“As is often the case in science, everybody contributes their piece, forming a complete picture only after years hard work,” Amanda Weltman tells PhysOrg.com. Weltman, a scientist at the University of Cape Town and at Cambridge University, believes that she and her collaborators have found another piece of that puzzle, especially with regard to string theory. “We took a tool developed in quantum field theory and adapted it to study stringy physics.”
Weltman and her colleagues, Adam Brown and Saswat Sarangi at Columbia University, and Benjamin Shlaer at the University of Colorado, explain their work in a piece titled “Enhanced Brane Tunneling and Instanton Wrinkles,” published in Physical Review Letters.
Weltman says she is most interested in understanding dynamics in what is known in string theory as the landscape. “In the early years of string theory, people hoped that there would be a unique ground state describing our universe.” She describes a valley between two hills, and then points out that there are other valleys with similar low points, or vacua.
“There may be a landscape of such vacua with many different ways that each can be reached,” she continues. “This realization of a whole landscape of possible values has opened new questions for the field.”
Weltman says that she and her collaborators “asked a very basic question: If the universe were in one of the myriad of such vacua then how long would it stay there?” To answer this question they “studied tunneling between different vacua, including stringy degrees of freedom.”
“The concept of tunneling has been around in quantum theory for a while,” she points out. “The notion is that if you have a quantum particle hitting a wall, the probability of it appearing on the other side of the wall is non-zero, unlike its classical counterpart. We are now studying such tunneling in the context of strings and branes in string theory rather than just particles in quantum theory.”
Keeping with the idea of the valley, Weltman explains that a field in a valley would try to get to the other side of the hill – and into another valley. “You would think that the higher the barrier, the harder it would be, much as if you tried to cycle over a hill.” She pauses. “It didn’t work that way. The higher the barrier, the easier the tunneling was.”
Weltman says that using the old quantum techniques to study the more complicated landscape of string theory brought out quite a different answer than many would expect. She speaks of tunneling in terms of D-branes, which are located at the ends of strings. These branes represent the boundaries of the strings in string theory. Weltman visualizes it as one brane at either end of a length of licorice.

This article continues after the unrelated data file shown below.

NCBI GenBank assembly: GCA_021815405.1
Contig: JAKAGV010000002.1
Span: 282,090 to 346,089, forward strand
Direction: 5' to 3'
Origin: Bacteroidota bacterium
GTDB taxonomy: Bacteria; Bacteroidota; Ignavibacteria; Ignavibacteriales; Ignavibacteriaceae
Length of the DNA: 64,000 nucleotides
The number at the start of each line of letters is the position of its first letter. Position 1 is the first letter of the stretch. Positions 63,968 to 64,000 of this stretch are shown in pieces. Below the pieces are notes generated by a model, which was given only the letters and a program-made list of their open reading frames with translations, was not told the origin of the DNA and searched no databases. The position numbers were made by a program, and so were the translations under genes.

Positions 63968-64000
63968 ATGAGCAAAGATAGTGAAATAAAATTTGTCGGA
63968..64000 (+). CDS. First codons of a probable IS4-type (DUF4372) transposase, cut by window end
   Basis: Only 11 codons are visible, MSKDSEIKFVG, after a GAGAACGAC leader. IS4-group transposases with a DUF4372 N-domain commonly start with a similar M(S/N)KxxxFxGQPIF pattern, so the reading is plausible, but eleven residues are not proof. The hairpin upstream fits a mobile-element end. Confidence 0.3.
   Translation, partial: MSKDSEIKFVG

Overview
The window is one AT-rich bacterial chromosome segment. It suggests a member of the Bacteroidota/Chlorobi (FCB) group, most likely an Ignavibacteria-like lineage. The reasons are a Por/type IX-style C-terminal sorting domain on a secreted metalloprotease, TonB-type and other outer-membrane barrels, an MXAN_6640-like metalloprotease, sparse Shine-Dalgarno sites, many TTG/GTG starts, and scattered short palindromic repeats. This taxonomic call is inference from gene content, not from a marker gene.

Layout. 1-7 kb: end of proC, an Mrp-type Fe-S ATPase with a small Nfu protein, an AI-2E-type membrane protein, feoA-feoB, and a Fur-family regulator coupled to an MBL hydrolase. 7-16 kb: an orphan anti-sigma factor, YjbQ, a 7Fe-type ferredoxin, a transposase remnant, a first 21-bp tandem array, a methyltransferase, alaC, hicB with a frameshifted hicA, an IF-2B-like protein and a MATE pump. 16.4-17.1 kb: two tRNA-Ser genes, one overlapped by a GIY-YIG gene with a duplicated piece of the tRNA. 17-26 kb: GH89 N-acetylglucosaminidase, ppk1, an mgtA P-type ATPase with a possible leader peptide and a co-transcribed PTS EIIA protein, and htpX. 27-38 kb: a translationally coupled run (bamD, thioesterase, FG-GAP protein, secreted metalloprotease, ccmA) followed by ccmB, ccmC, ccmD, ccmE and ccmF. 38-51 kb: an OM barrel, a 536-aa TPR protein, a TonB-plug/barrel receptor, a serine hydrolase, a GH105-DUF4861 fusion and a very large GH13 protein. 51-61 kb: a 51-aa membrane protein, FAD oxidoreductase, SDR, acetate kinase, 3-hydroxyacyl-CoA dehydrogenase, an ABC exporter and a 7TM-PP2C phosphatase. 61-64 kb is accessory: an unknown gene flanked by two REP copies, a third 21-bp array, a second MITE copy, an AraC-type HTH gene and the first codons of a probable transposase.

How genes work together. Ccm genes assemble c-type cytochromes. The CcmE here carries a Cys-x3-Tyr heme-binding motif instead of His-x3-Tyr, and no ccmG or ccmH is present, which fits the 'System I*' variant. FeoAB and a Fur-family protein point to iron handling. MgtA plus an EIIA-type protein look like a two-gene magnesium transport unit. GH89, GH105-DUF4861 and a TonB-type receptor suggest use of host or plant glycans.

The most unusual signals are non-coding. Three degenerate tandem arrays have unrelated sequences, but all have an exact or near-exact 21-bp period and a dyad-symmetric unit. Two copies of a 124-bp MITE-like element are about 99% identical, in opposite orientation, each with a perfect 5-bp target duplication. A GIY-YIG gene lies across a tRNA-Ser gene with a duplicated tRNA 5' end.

In an email, Weltman expounds on how the brane tunneling works: “Our interpretation of this result is that rather than the field tunneling through, a new brane-antibrane pair is created on the other side, and the antibrane tunnels back and annihilates the original brane. By raising the barrier height, the nucleation of such pairs, and consequently tunneling, is enhanced. You get faster tunneling than you would naively expect.”
Right now, like much of string theory, this brane tunneling concept is in its early stages. “The next thing is to study concrete models.” Weltman says it is already being worked on. “We want to be as specific as possible, and see how it changes what people have looked at before.”
She continues: “In other areas of research, people are studying these vacua and looking for classes of vacua that would give us the features we expect of the standard model – the particle masses, their couplings and the correct number of generations. To explain why we are in such a vacuum state, we must understand the dynamics of string theory.
The difficulty lies in getting it right. “It’s not easy getting everything at the same time, especially when we include the cosmological constant,” Weltman admits. “Any mechanism which drives us to small values of the cosmological constant, but keeps us from zero, would be compelling.”
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